Record Store Day 2010 at Bull Moose in Salem, N.H.
Photo: Courtesy of Bull Moose
Every Day Is Record Store Day
(The fourth annual Record Store Day will take place April 16. For a list of participating record stores, click here, and for a list of exclusive Record Store Day releases, click here. To preview a sampling of exclusive releases, view the video below.)
Record Store Day is a worldwide party that real music stores throw on the third Saturday of every April. What do we have to celebrate? We celebrate sharing the joy of music. We have a party to thank our loyal customers and let them know that we will always be here for them. We celebrate the bright spots in the music business.
What's that? Did I just write "bright spots in the music business"? Yes, I did. Music sales (both CD and vinyl) at U.S. independent record stores have increased lately. Visit any good music store if you don't believe me. Notice the big crowds. Notice that you can't leave without spending money and feeling good about it. According to Nielsen SoundScan, sales at indie retail were up 10.6 percent in 2010, compared to an overall 12.8 percent industry decline, and approximately 8 percent of all albums bought last year were bought in independently owned stores.
On July 27, 2007, I sent the email that led to Record Store Day, but there are many heroes in the Record Store Day story. A small group of people — including Carrie Colliton, Amy Dorfman, Michael Kurtz, Eric Levin, and Melanie Nipper — championed the idea and spread it throughout the industry, first to the stores and then to the record labels, distributors, and artists and their managers.
Within six weeks, roughly 200 U.S. and Canadian stores had signed on, including the Bull Moose stores where I work in Maine and New Hampshire. We didn't think it would get much bigger than that, so it was a great surprise when 300 stores, including several outside North America, celebrated the first Record Store Day in 2008.
It just exploded after that. More than 1,500 stores in 21 countries will celebrate this coming Saturday. More than 250 limited-edition CDs, vinyl, and yes, cassettes with a total retail value of more than $2.5 million were created especially for RSD 2011. Thousands of bands will perform or sign autographs at stores all over the world.
Record Store Day was the first really good retail news to come along for the music industry in a while. People had been saying, "Somebody should do something," for years and many were thrilled that it was we indies who finally did it. We proved that people are truly eager to spend money on music if stores offer good stuff and treat them well. Some labels were very enthusiastic from the get-go. The rest of the industry got right behind us after seeing the success of RSD 2008.
Artist support has been incredible and continues to grow. Metallica and Billy Bragg were two of the first major artists to appear at Record Store Day. Word has spread that it's incredible to play a concert in a store on Record Store Day. Artists, both mainstream and indie, actually come to us now. I am particularly proud that two Maine artists, Skyler and the Sophomore Beat, created their own EPs for this year's Record Store Day. Another local band, Marie Stella, has a track on the Guided By Voices tribute album. Ray LaMontagne, a GRAMMY-winning Mainer, is releasing a live EP and, of course, the Decemberists' CD Live At Bull Moose was recorded here.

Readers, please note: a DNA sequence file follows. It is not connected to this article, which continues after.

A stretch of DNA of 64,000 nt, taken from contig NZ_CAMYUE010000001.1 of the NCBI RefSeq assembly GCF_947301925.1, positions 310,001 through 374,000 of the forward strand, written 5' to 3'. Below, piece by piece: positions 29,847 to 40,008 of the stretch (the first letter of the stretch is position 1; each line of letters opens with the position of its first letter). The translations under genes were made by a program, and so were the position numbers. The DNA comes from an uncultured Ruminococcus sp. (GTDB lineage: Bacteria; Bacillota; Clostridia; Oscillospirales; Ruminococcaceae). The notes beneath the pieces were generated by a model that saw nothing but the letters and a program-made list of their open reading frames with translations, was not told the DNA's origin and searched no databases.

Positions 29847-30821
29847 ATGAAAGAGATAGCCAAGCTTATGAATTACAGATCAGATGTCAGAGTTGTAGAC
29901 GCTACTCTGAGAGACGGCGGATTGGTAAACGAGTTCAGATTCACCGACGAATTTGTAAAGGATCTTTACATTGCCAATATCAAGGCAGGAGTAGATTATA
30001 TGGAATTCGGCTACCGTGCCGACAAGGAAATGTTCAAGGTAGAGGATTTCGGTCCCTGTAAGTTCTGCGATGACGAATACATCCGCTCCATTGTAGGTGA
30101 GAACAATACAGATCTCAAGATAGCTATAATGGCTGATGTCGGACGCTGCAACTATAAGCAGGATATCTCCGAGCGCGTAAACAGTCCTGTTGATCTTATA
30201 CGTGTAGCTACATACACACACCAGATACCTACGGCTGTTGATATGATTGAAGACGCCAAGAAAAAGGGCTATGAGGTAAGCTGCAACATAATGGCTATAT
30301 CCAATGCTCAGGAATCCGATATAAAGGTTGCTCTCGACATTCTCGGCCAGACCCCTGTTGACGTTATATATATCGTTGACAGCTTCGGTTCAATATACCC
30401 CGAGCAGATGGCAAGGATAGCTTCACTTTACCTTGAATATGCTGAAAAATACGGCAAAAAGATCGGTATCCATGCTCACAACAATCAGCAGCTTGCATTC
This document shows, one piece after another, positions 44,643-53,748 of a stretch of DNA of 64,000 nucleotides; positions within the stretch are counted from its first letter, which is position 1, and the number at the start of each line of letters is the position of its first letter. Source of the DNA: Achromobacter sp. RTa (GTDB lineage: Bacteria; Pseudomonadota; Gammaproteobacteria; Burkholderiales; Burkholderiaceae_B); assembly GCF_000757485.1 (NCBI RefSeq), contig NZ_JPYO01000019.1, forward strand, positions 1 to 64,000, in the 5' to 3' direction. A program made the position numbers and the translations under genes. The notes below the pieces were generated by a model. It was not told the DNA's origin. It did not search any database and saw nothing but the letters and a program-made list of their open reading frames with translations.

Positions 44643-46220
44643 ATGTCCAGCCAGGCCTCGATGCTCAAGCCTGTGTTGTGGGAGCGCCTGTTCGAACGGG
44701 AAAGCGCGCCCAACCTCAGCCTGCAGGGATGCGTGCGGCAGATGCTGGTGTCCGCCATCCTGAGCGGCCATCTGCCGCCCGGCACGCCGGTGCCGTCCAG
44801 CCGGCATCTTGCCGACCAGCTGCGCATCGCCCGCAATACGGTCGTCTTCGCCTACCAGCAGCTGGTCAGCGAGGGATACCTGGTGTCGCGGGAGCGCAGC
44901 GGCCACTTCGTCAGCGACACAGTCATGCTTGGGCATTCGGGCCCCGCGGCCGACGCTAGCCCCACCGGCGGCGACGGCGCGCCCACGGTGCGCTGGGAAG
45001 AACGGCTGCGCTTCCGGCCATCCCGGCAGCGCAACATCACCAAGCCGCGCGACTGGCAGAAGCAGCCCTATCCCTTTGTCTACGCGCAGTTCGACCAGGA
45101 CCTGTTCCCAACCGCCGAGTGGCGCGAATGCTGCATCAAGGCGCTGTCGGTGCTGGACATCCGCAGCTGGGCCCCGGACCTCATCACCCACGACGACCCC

Record Store Day reinforces the strong bonds between music fans and independent stores. Record labels regularly come to us now with ideas outside of RSD, evidenced by the number of cool Record Store Day-style releases that came out last Black Friday. Most stores have a handful of cool things to give out every week, and some bands even try to do little concert tours of Record Store Day stores.
While it is impossible to name the thousands of people who have made Record Store Day possible, let's be grateful to everyone who realized its potential and said, "This is cool. We should do this," over and over, until it happened.
I would love to get some African stores involved next year. So much of the world's best and most popular music has African roots. Then we need to get RSD into Antarctica. Does anybody know Henry Kaiser? He's the man to do it.
One of my original goals for Record Store Day was to remind people how great it is to shop in real music stores. It's fantastic that nearly every newspaper in the world is writing about great music stores in their area. Many of those stories focus so much on vinyl that I worry the 99 percent of people who don't own turntables think that all these awesome CD stores only sell records.
We should broaden our focus next year and release more of these goodies on CD. We got this right with the Decemberists' CD and the Guided By Voices tribute (available on CD or LP) this year and the Metallica, Ani DiFranco, and Grace Potter And The Nocturnals CDs last year. More CDs would make a great addition to the incredible array of vinyl-only releases.
I can't wait to see what Record Store Day will be like in 2020.
Some people say, "Make every day Record Store Day." There's no need. It already is.
(Chris Brown, who conceived Record Store Day, is head of marketing at Bull Moose, an independent music/movie/video game/book chain based in Portland, Maine. He drinks eight 8-ounce glasses of water every day.)